ETFs emerge as alternative amid ongoing bear market
[Opportunities in crisis Fourth in a series]
Index trackers take guesswork out of stocks for retail investors
Hong Min-ki, 36, lost 30 million won ($21,786) in the stock market last year.
The stocks he handpicked all plunged. The mutual funds in his portfolio also ended up betraying his trust.
“The situation is that I need to do something to regain some of the losses, but now I am afraid that I’ve lost a sense of which stocks or funds I should pick,” Hong said.
To Jung Sang-won, a 35-year-old worker at a local company, a bank deposit was the only means of investment until recently.
He is now thinking of buying some stocks after hearing someone near him say it is time to get into long-term stock investments as the stock market has already plunged considerably.
His problem is that he also has no confidence in his stock selections.
More and more people like Hong and Jung are turning to exchange-traded funds, or ETFs.
Designed to track a certain stock index, an ETF can be bought and sold at any time during the trading day in contrast to a normal mutual fund, which can only be sold after the market closes.
Most of the ETFs available locally are linked to the Kospi 200 index, which is comprised of 200 big market cap players.
Some ETFs track certain industries or overseas stock indices. But, many experts agree that the Kospi 200 ETF is the most stable product in terms of returns.
Analysts say at a time when the stock market is sluggish, such as it is these days, diversification is a key to investment.
It is anybody’s guess which company will be the next to be hit by the crisis, they say.
Some troubled companies can see their stock prices fall well below market average or even have their stocks delisted.
Investment in funds is also risky as fund managers can make the wrong choices in their portfolios.
Buying various stocks will be the best strategy for diversified stock investments, but it takes a huge amount of money for retail investors to do so.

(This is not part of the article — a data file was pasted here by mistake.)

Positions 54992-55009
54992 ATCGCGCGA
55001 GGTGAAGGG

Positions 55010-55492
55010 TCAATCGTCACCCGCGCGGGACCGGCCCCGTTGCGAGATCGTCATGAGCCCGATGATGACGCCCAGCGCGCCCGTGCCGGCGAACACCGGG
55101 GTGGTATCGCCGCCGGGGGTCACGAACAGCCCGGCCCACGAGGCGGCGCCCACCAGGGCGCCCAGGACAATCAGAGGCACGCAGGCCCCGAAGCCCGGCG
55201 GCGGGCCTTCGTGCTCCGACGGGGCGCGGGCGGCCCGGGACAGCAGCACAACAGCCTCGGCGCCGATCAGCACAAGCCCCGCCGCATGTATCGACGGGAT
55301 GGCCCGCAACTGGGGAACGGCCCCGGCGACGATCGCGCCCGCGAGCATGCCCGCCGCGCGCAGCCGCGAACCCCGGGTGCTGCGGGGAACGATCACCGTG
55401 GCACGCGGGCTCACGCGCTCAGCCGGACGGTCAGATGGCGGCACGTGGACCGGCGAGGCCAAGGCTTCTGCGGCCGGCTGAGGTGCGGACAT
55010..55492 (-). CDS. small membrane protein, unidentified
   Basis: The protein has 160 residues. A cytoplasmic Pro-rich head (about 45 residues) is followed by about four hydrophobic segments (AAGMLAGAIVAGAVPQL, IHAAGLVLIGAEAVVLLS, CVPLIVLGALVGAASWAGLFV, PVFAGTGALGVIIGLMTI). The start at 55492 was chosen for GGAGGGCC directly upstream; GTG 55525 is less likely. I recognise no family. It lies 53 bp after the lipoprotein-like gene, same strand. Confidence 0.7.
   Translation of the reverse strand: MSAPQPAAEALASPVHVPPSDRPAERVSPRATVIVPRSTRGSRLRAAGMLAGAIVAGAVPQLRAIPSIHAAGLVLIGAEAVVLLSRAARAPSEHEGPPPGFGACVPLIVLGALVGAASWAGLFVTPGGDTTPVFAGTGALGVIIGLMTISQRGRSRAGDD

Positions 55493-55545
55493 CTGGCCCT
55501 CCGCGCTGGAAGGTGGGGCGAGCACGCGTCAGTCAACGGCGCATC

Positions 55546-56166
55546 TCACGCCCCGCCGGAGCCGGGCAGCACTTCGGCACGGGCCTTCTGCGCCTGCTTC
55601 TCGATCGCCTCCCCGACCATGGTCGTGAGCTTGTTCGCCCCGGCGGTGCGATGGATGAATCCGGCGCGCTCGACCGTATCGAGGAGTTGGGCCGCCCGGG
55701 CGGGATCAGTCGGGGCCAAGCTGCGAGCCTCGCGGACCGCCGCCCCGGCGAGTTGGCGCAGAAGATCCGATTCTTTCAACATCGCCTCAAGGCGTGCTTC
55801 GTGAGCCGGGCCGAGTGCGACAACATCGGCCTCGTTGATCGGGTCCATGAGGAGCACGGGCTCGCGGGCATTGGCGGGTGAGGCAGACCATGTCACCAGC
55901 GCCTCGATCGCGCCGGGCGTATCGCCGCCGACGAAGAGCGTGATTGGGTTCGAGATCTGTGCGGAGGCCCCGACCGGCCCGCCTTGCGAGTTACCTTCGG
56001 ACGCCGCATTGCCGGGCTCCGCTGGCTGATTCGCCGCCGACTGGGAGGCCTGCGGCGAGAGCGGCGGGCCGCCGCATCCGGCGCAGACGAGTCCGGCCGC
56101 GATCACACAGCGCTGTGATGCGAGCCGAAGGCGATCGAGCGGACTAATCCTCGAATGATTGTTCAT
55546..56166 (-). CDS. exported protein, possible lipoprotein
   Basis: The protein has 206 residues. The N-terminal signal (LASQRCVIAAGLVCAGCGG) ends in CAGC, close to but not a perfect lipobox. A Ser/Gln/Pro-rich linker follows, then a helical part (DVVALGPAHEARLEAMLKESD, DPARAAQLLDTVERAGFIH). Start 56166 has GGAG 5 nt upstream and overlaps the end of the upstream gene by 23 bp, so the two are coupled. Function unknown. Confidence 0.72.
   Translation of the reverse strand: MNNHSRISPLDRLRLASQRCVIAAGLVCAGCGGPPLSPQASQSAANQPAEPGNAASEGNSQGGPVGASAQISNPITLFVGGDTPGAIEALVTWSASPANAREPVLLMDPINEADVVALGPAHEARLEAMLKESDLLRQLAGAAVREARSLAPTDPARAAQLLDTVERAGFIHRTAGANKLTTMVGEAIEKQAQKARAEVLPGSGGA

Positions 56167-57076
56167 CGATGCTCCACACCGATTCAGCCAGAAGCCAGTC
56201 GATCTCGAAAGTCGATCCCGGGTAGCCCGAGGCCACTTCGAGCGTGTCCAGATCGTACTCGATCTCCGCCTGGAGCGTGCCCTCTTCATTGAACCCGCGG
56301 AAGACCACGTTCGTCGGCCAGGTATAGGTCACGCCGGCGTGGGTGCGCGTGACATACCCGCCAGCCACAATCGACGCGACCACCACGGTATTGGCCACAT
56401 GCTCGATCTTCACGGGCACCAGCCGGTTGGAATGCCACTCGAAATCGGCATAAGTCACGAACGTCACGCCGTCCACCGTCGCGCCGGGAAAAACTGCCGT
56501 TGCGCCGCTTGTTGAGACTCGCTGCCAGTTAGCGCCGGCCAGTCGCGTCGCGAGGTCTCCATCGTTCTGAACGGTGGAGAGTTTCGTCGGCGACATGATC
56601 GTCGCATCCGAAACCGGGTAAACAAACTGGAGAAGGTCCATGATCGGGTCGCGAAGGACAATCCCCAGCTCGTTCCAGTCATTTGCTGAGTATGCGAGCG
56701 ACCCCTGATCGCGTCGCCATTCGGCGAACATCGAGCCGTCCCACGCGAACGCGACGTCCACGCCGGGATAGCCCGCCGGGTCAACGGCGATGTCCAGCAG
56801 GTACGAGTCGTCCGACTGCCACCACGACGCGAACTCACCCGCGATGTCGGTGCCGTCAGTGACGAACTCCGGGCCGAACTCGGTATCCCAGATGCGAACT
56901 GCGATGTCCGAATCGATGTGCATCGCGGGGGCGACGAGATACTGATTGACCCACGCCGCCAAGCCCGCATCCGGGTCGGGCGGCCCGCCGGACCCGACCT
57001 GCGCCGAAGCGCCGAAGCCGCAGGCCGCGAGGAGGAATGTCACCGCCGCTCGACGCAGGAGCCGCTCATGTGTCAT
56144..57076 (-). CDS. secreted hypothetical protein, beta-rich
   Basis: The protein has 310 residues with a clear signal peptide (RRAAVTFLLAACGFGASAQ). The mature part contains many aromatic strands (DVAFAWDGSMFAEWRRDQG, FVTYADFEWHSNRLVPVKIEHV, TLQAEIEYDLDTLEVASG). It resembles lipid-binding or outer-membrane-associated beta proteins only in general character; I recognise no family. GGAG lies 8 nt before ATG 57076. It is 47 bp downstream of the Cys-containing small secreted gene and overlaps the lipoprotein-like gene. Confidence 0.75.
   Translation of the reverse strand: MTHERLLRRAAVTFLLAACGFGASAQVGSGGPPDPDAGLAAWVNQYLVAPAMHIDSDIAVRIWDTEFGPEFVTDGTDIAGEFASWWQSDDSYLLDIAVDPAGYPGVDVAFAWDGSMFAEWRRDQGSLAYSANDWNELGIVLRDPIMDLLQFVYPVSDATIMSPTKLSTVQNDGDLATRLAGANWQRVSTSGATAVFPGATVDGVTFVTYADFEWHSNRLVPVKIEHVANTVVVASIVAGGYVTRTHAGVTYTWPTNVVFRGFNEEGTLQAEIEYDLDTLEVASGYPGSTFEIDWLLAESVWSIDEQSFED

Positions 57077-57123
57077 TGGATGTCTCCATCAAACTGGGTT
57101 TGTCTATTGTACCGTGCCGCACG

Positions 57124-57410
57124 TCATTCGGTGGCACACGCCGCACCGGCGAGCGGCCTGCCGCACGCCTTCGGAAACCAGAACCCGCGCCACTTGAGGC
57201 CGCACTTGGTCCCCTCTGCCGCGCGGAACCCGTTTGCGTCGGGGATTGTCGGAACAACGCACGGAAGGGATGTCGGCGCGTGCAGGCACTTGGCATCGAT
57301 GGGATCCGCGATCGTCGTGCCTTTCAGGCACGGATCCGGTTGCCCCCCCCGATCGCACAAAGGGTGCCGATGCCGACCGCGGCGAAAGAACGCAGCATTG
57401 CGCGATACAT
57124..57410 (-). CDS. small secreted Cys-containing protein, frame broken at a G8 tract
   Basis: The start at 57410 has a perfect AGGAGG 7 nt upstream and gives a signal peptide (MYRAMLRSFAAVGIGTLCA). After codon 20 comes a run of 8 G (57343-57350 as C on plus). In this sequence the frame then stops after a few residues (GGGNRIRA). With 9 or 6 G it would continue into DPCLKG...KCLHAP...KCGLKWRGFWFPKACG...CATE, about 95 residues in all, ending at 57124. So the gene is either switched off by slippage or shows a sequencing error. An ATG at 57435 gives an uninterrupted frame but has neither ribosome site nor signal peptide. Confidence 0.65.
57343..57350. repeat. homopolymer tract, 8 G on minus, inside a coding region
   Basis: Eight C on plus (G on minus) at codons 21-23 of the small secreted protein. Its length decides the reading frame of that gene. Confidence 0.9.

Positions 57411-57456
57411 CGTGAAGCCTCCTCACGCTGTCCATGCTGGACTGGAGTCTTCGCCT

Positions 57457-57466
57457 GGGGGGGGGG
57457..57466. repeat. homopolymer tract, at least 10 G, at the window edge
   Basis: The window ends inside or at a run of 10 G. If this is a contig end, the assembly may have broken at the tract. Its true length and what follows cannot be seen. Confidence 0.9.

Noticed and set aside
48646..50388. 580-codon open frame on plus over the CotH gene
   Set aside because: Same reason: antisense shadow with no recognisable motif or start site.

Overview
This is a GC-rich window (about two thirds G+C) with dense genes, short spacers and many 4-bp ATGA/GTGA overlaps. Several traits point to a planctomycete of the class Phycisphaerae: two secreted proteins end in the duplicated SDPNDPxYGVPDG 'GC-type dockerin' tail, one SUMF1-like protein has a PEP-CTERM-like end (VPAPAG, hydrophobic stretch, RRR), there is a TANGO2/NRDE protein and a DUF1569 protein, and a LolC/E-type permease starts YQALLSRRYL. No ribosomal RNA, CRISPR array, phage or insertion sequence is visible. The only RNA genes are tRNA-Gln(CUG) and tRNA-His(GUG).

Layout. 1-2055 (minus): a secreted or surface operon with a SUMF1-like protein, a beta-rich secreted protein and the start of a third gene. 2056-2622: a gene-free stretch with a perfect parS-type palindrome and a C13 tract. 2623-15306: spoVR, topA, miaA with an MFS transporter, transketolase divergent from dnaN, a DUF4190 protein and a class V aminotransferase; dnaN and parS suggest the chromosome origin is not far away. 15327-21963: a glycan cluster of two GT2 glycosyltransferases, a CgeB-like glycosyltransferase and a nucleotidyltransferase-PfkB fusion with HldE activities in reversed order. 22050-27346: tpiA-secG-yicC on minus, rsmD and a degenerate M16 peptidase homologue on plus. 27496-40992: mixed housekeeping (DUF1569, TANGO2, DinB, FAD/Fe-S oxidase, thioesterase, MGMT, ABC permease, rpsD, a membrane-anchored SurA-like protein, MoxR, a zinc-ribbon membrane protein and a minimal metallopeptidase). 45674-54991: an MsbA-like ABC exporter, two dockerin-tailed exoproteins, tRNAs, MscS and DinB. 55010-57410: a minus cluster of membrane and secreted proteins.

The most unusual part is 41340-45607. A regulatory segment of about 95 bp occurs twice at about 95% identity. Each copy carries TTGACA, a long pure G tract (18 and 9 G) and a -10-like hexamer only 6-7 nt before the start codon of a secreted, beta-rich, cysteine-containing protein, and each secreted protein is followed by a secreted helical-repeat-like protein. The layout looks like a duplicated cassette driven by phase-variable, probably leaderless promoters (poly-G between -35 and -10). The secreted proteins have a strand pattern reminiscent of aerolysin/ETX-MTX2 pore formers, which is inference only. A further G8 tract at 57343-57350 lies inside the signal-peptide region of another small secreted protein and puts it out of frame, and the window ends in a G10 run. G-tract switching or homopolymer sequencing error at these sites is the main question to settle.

With limited budgets, they cannot buy all the major items and thus cannot expect the best outcomes.
The purchase of Kospi 200 ETFs solves the problem, according to analysts. Buying one ETF is the equivalent of buying 200 stocks.
A cheap commission is another merit of the ETF.
Equity fund investors have 2 to 3 percent slashed off their investments every year in commission to the funds’ sellers and managers.
Index funds, which function similarly to ETFs but are not listed, also require around half of the commission that an investor in an equity fund pays.
But, ETFs require less than 1 percent in commission. For the Kospi 200 ETF, it is less than 0.5 percent. It looks like a very small sum, but if the investment is in the long term, it accumulates to huge amounts.
On top of that, ETFs are exempt from trade taxes.
That is why Barclays Global investors, an investment management subsidiary of U.K.-based Barclays Bank, called ETFs one of the most innovative financial products sold in the market over the past 20 years.
Not many retail investors know about the product, however, as banks or brokerages hardly recommend them.
The Korea Exchange, the local bourse operator, said in a book it published last year that “the ETF is a good product for investors rather than for financial companies.
“Financial institutions don’t recommend it as they don’t make much money out of it.”
There were a total of 38 ETFs in the local market as of yesterday.
One follows the KRX 100, comprised of 100 quality stocks from both the Kospi and Kosdaq. Some follow only certain business groups such as Samsung and Hyundai.
By Kim Sun-ha JoongAng Ilbo [firstname.lastname@example.org]